Discussion on Cuba's travel ban still in the US congress
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- United States
- Politics and Government
- 11 / 19 / 2009
Proponents say yes, they have their best chance in years of repealing the ban on U.S. tourist travel to the island.
A battle over Cuba policy is escalating in Congress. The House Foreign Affairs Committee has scheduled a hearing Thursday to galvanize support for scrapping the ban as opponents rally to block any changes. Proponents have lined up a powerful and iverse roster of supporters, including U.S. farmers, the U.S. Conference of Catholic Bishops and Cuban American veterans of the Bay of Pigs and the Iraq war. The travel site Orbitz has collected over 100,000 signatures on a petition to eliminate the ban.
The congressional maneuvering comes as the Obama administration makes small-scale efforts to engage the Cuban government.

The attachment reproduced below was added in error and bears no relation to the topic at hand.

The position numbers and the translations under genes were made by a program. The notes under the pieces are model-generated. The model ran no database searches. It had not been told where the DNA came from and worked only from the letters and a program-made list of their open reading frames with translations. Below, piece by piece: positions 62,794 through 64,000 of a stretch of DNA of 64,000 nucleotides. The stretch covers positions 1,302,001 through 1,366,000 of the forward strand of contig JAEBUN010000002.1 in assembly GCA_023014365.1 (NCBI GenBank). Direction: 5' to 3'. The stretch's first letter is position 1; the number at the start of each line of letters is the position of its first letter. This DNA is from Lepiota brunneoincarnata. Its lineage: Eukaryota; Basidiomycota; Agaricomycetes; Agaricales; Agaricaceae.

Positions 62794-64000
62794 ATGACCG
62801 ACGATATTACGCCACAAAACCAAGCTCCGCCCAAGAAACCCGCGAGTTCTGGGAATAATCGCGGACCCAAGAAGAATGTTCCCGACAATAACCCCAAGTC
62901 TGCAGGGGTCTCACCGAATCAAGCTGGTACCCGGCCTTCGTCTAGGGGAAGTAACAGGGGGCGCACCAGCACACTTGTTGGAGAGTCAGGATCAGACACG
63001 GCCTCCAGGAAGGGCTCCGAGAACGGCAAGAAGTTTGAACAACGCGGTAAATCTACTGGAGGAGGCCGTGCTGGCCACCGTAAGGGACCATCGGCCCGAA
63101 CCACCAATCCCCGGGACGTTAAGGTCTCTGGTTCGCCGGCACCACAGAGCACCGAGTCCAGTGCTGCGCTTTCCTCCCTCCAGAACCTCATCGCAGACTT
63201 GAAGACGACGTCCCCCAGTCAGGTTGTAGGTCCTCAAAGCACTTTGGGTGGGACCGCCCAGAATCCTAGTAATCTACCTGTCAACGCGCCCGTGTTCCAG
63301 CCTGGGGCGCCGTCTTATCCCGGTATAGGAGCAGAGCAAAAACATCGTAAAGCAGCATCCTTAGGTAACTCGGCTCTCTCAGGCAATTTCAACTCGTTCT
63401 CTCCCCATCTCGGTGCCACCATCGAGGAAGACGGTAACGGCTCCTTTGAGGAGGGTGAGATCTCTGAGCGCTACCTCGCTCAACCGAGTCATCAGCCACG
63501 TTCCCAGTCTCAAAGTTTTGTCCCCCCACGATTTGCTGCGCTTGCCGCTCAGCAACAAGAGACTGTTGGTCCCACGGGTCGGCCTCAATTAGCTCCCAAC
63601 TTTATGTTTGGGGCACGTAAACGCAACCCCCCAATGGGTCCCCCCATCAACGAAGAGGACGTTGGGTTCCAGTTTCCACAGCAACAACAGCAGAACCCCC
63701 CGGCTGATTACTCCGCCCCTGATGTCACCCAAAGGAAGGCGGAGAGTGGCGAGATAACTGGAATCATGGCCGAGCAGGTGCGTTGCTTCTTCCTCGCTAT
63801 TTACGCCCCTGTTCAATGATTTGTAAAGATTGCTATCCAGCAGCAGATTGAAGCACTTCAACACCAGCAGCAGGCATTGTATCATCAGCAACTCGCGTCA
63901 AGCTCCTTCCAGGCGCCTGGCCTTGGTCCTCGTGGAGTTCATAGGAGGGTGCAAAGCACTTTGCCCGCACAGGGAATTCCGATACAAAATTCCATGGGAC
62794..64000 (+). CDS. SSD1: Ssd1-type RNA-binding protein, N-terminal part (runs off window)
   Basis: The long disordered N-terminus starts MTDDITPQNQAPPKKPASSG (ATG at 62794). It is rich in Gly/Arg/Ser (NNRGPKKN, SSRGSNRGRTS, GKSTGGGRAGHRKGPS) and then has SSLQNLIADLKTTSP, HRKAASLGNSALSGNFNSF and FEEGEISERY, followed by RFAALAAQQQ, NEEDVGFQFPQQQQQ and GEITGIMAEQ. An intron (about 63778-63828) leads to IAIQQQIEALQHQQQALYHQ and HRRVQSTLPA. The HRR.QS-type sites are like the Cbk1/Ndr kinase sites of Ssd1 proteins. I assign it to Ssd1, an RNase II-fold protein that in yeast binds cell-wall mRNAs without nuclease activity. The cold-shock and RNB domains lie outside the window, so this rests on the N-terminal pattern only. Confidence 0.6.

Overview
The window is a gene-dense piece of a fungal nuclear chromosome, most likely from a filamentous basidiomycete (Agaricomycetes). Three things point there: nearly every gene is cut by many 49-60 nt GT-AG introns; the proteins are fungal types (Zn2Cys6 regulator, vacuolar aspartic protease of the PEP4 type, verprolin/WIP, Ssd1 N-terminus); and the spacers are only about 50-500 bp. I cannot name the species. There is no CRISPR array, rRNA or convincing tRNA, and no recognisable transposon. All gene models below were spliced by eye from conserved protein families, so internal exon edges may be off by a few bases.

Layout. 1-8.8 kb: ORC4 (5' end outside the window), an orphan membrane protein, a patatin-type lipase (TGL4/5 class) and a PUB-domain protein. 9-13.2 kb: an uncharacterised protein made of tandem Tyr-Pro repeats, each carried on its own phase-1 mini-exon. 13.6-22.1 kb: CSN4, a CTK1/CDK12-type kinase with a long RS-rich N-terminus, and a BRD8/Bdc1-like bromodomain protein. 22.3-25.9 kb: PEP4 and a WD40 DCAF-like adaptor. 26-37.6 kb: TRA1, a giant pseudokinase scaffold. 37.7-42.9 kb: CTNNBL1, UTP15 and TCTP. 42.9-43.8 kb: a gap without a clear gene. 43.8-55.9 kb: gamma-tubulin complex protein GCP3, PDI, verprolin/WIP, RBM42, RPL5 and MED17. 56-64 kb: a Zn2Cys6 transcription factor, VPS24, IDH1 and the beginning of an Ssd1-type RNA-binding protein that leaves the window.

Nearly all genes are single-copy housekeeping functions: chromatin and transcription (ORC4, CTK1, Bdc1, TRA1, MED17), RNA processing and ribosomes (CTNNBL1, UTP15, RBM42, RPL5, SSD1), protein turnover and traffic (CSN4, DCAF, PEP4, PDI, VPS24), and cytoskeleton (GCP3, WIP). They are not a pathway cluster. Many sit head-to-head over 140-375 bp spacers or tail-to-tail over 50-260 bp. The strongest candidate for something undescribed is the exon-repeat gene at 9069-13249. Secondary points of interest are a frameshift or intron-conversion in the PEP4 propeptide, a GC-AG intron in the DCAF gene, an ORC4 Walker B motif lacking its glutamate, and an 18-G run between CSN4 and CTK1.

President Obama in April removed limits on Americans' visits to relatives on the island and allowed U.S. telecommunications companies to operate more freely there. But Obama has insisted that Cuban democratic reforms precede normalized relations.
Travel to Cuba by Americans was effectively banned in 1963. In 1977, the Carter administration eliminated most travel restrictions, but many were reimposed by subsequent administrations. A growing number of lawmakers have argued in recent
years that the sanctions have not been successful. But President George W. Bush threatened to veto bills softening the sanctions and tightened travel regulations.
In recent months, a bill ending the travel ban sponsored by Reps. Bill Delahunt (D-Mass.) and Jeff Flake (R-Ariz.) has picked up 178 co-sponsors -- approaching the 218 votes needed for passage. With Democrats controlling the White House and holding a significant majority in Congress, proponents say they think their moment has come.
But supporters of the ban have fought back and say they think they can block the bill. Rep. Debbie Wasserman Schultz (D-Fla.) sent a letter to House Speaker Nancy Pelosi (D-Calif.) this month signed by 53 Democrats opposing any loosening of sanctions.
"There's a better chance of passage than ever before," said Rep. Howard L. Berman (D-Calif.), chairman of the Foreign Affairs Committee.
Source: The Washington Post